The Department of Healthcare and Family Services has a proposed budget of about $14.56 billion for the 2012 fiscal year, said Mike Claffey, a spokesman for the department. That’s compared to $18.5 billion for the current fiscal year. Funds for drugs make up about $2 billion of that amount, and atypical anti-psychotics account for approximately $200 million, he said.

Claffey said the average brand name anti-psychotic costs more than $200 per prescription, while the average generic medication costs less than $15.

If people currently being treated for serious mental conditions with brand name drugs switch to generic medications, the results could be devastating, Heyrman said.

Because the same medication may have a different impact depending on the individual, doctors use a trial and error method to find a drug that works with minimal negative side effects. Once they have found a drug that works, most practitioners wouldn’t recommend switching to another medication, he said.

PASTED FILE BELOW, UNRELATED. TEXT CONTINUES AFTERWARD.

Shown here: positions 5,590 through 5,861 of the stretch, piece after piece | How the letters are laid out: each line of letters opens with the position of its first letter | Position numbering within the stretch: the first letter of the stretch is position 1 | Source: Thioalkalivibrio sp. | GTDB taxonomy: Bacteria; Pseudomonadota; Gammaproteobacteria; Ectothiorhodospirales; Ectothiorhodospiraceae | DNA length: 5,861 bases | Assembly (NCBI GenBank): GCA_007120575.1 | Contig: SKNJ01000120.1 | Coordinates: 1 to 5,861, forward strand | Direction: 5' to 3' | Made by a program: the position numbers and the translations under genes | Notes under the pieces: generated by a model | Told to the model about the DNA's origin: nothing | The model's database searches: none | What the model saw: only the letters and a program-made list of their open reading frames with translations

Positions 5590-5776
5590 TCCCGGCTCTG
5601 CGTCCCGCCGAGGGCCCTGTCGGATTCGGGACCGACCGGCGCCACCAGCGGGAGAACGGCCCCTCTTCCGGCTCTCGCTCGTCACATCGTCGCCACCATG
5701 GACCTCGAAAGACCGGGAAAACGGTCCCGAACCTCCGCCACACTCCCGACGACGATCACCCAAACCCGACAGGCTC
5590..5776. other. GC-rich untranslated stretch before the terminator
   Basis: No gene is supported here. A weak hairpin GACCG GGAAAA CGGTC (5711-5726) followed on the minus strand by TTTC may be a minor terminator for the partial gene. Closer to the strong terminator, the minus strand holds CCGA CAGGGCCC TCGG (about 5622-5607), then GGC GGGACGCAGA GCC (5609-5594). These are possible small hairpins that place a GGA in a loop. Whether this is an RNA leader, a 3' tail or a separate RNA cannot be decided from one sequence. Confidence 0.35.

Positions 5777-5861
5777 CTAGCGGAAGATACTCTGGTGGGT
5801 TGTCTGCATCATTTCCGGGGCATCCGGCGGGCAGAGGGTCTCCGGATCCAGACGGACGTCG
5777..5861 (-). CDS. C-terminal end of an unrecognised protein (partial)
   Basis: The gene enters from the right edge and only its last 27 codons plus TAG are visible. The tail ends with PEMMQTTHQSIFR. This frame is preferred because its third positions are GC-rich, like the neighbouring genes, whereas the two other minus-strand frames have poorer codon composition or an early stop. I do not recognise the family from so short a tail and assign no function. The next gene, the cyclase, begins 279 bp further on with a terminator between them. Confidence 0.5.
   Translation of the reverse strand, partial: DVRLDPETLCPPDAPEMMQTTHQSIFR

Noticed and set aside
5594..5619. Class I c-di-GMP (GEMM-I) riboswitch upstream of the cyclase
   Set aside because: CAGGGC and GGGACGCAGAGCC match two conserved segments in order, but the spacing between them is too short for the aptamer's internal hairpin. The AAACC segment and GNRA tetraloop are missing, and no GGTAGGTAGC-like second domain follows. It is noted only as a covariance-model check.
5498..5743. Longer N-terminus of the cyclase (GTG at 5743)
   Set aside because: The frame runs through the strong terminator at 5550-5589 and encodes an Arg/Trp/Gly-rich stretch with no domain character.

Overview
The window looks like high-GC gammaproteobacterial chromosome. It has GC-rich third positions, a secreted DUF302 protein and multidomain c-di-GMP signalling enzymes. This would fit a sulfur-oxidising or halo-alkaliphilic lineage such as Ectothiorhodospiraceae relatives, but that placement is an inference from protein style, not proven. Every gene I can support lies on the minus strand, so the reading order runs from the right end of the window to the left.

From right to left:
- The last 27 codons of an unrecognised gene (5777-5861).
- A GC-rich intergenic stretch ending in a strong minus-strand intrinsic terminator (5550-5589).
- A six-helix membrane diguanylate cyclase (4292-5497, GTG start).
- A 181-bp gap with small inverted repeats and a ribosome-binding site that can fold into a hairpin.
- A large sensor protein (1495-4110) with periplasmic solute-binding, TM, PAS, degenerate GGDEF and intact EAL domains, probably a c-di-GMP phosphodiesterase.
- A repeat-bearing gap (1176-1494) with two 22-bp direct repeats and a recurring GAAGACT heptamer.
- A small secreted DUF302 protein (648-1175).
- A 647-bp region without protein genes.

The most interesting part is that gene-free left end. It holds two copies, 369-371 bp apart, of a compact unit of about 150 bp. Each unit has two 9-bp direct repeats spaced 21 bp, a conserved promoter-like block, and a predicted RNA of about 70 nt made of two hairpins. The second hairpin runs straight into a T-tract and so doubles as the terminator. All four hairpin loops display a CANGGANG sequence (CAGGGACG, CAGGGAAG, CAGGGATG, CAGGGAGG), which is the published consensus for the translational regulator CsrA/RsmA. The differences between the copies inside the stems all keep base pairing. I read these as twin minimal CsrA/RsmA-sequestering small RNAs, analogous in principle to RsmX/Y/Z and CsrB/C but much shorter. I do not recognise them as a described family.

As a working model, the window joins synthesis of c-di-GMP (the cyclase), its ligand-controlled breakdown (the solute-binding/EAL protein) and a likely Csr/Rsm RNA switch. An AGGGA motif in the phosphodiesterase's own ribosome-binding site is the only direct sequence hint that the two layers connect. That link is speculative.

In order to remedy that problem, the department is allowing people who are already on the drugs that have become non-preferred to stay on those medications as long as they have a diagnosis supporting that course of treatment, according to Claffey.

“The department is committed to ensuring continuity of care for patients currently on these medications, and for ensuring that patients have timely access to clinically-appropriate medications,” Claffey wrote in an email on behalf of the department. “We have safeguards in place to ensure that patient care is not disrupted.”

However, those safeguards won’t help patients who are newly diagnosed, or those who have been off medication for a while and need to start again, said Suzanne Andriukaitis, executive director of the National Alliance on Mental Illness of Greater Chicago.

In order to make prior authorization smoother for those people, the department usually reviews requests within two hours of receiving them, Claffey said.